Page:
Australians have been expressing concerns about the dangers of 5G technology, and are backed by experts who have warned of the carcinogenic effects of EMF.

The groups have staged protests in recent months across the country and have scheduled a number of protests and forums to oppose the rollout.

Thus far, Telstra have been leading the charge, introducing a new 5G capable smart phone and leading a charge to upgrade hundreds of existing telecommunications locations across the country.

The additional installation of ‘smart cell’ boxes is directly related to Australia’s current rollout of smart city infrastructure across the country, which has also caused many concerns.

Researchers have also warned that 5G capabilities will underpin and enhance the sophisticated apparatus of surveillance technologies used by Australian intelligence networks.

A survey by Roy Morgan, published in August, found one in four Australians was concerned about the health impacts of 5G.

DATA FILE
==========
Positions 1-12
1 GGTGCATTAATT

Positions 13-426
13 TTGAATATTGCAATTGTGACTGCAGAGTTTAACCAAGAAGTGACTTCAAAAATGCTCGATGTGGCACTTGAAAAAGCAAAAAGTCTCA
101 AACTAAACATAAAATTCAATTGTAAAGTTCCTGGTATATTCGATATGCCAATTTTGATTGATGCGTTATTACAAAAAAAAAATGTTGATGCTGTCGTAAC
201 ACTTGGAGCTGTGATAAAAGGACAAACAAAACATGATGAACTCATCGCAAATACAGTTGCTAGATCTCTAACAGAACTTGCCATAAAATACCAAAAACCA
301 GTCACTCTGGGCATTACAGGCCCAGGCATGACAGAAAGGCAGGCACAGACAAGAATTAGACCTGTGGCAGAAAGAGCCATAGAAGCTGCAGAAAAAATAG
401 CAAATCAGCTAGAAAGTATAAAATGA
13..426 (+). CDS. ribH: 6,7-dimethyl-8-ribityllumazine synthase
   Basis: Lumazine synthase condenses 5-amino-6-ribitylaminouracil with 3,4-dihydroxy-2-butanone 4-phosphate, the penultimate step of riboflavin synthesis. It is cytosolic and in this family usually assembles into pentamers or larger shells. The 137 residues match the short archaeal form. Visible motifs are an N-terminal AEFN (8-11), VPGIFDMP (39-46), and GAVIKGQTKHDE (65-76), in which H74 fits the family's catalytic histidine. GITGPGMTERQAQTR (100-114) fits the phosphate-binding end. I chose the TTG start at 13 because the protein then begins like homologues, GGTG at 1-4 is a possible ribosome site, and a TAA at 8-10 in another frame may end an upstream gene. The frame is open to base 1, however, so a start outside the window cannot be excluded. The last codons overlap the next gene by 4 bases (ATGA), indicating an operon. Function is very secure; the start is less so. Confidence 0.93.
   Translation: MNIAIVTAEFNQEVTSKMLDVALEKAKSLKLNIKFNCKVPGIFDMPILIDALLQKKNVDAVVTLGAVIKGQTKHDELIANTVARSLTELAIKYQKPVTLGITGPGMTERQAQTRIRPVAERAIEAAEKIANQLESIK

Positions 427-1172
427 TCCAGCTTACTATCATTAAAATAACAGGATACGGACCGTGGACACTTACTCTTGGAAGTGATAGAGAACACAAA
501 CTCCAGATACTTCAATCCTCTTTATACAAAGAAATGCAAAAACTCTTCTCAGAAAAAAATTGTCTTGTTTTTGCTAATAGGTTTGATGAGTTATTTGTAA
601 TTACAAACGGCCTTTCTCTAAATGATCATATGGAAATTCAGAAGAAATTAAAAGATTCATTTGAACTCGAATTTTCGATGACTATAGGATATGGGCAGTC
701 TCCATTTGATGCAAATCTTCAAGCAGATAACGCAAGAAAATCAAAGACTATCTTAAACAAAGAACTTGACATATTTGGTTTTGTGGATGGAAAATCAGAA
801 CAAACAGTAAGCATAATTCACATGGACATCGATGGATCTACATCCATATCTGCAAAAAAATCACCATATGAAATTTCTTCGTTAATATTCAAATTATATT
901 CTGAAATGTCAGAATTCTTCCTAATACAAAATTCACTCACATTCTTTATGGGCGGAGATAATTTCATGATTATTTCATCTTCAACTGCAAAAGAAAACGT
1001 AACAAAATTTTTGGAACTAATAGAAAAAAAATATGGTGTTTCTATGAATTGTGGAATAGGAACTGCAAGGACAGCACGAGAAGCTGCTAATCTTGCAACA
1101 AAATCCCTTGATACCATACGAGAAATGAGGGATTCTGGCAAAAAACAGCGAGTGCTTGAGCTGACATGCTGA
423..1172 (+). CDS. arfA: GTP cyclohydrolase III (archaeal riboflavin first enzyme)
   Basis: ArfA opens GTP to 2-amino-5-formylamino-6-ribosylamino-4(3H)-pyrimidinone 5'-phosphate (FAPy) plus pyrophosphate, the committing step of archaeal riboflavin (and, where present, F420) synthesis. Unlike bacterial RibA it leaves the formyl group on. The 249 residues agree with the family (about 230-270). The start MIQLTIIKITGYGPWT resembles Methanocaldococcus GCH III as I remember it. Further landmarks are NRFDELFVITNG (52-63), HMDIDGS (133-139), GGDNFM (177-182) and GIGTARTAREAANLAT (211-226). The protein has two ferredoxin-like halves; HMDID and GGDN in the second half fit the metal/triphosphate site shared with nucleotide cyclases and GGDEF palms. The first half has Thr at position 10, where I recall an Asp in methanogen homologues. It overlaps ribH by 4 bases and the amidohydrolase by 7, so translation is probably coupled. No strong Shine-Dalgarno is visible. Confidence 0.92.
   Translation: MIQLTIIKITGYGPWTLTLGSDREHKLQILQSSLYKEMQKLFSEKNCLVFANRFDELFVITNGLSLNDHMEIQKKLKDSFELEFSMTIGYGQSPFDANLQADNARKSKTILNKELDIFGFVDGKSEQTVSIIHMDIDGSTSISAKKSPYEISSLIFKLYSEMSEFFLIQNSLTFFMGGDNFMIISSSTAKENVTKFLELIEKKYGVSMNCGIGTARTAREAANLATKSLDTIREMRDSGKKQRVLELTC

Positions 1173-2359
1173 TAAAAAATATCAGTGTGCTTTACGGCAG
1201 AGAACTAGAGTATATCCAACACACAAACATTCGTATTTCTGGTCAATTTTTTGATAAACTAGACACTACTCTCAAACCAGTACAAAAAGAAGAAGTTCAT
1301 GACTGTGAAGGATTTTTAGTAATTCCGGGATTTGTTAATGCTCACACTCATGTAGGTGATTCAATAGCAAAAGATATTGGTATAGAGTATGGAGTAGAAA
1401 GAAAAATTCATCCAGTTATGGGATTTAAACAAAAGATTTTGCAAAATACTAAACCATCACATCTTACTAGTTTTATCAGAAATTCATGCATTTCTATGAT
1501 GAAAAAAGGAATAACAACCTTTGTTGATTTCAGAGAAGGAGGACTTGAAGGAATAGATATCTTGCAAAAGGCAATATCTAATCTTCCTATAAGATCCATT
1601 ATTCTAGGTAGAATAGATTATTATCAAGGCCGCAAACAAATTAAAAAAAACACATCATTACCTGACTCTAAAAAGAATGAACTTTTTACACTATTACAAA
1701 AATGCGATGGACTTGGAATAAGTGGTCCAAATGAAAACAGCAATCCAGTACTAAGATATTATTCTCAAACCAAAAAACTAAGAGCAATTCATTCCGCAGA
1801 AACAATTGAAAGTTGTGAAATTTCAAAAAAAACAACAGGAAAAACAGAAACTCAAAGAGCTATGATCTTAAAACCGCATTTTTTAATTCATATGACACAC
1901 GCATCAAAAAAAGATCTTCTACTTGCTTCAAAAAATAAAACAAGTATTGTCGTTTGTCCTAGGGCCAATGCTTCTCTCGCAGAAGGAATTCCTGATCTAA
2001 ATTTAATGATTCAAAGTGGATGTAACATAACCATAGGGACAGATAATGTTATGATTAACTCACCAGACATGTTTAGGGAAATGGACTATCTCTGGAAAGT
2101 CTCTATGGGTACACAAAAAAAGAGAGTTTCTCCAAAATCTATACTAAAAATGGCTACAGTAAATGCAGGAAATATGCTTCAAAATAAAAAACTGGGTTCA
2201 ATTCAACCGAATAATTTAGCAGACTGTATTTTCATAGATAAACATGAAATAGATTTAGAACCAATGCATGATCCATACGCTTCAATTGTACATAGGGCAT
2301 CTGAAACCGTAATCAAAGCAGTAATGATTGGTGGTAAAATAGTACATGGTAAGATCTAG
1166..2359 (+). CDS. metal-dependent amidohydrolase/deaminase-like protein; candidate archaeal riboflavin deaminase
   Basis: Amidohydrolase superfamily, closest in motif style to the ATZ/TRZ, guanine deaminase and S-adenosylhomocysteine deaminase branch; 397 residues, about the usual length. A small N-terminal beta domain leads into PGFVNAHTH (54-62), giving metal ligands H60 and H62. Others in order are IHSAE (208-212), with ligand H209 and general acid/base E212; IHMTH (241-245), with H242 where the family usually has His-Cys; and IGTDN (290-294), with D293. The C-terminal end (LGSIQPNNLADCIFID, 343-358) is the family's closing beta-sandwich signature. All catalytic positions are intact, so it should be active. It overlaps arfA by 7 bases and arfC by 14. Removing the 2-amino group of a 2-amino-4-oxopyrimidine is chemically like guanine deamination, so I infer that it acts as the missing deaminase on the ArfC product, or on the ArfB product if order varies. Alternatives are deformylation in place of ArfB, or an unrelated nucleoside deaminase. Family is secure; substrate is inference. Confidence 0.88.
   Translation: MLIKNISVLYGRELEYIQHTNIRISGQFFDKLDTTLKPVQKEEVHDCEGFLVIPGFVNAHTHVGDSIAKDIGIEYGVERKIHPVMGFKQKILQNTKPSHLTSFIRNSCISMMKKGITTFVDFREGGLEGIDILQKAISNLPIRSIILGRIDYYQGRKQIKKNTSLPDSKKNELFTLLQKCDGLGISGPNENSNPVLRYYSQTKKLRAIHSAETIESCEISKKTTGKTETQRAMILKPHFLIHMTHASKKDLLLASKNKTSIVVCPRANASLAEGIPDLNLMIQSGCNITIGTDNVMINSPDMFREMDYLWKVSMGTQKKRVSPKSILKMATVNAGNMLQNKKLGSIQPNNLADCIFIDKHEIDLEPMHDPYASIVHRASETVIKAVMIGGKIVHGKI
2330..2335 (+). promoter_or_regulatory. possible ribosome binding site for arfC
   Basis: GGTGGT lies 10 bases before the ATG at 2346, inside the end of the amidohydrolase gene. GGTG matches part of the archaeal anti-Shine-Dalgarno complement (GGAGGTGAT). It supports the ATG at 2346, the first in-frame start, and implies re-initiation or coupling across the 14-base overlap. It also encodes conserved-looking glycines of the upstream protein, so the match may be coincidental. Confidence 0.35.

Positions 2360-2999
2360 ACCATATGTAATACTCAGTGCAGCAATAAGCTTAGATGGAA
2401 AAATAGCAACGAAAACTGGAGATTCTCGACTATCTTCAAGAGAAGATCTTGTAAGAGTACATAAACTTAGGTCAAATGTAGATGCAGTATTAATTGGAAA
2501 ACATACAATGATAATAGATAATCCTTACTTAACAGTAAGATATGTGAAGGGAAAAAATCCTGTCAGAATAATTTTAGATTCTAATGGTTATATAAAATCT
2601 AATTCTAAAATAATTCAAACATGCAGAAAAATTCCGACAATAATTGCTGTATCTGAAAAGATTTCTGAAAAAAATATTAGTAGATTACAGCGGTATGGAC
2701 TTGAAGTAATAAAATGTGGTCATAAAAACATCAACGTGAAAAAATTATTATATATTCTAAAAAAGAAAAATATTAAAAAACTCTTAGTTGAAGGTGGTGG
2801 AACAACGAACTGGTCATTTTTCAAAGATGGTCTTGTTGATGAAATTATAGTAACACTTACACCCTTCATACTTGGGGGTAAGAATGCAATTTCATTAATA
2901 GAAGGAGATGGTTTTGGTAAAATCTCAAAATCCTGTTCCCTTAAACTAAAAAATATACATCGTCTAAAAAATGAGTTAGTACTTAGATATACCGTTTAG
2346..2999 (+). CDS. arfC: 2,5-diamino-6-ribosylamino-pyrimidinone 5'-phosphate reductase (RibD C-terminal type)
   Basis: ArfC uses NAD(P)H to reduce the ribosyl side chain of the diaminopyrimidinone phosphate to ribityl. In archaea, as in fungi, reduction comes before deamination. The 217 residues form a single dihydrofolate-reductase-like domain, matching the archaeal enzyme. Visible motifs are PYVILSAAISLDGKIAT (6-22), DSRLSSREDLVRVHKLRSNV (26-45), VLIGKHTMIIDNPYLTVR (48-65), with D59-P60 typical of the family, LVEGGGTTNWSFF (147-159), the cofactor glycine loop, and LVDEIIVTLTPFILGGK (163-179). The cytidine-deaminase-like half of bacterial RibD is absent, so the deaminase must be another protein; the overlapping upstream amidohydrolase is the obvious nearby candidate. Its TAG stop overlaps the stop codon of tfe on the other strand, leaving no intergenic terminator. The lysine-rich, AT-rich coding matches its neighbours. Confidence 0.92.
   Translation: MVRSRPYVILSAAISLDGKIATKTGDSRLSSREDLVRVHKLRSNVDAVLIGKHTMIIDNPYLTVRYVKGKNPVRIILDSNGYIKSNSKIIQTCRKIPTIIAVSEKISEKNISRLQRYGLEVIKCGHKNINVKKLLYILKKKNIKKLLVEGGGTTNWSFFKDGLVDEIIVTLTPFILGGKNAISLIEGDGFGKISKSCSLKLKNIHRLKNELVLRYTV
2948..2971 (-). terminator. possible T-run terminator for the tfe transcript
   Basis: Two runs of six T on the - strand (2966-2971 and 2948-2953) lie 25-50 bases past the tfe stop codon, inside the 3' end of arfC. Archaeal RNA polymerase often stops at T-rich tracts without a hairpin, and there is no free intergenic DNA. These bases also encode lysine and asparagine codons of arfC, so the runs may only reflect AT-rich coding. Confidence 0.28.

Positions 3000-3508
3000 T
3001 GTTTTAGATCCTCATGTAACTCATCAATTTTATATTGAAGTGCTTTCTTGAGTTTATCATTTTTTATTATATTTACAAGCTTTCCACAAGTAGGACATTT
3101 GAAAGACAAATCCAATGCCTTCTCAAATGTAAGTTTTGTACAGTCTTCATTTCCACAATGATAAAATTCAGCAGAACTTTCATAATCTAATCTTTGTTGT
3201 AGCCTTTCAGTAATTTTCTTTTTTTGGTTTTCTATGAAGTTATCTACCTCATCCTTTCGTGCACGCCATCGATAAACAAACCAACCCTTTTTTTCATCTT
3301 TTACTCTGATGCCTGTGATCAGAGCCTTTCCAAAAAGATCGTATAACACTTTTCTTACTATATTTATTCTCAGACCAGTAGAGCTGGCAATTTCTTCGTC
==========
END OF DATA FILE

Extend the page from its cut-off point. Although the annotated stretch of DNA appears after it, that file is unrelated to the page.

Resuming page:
Why are Telstra and the government so resistant to listen to the concerns of their citizens?

Stay tuned for a summary on important submissions uncovered in the 5G inquiry coming soon.


Telstra Warns 5G Scare Campaign Is Growing | 10 Daily

Telstra chair likens 5G health truthers to anti-vaccination and Flat Earth movements | ZDNet

Telcos prepare for 5G health backlash | Australian Financial Review

Inquiry launched into 5G in Australia | TOTT News

5G rollout set for 2020 in Australia | TOTT News

Revealed: 5G tower locations across Australia | TOTT News


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Source Article from https://tottnews.com/2019/12/08/telstra-5g-submission/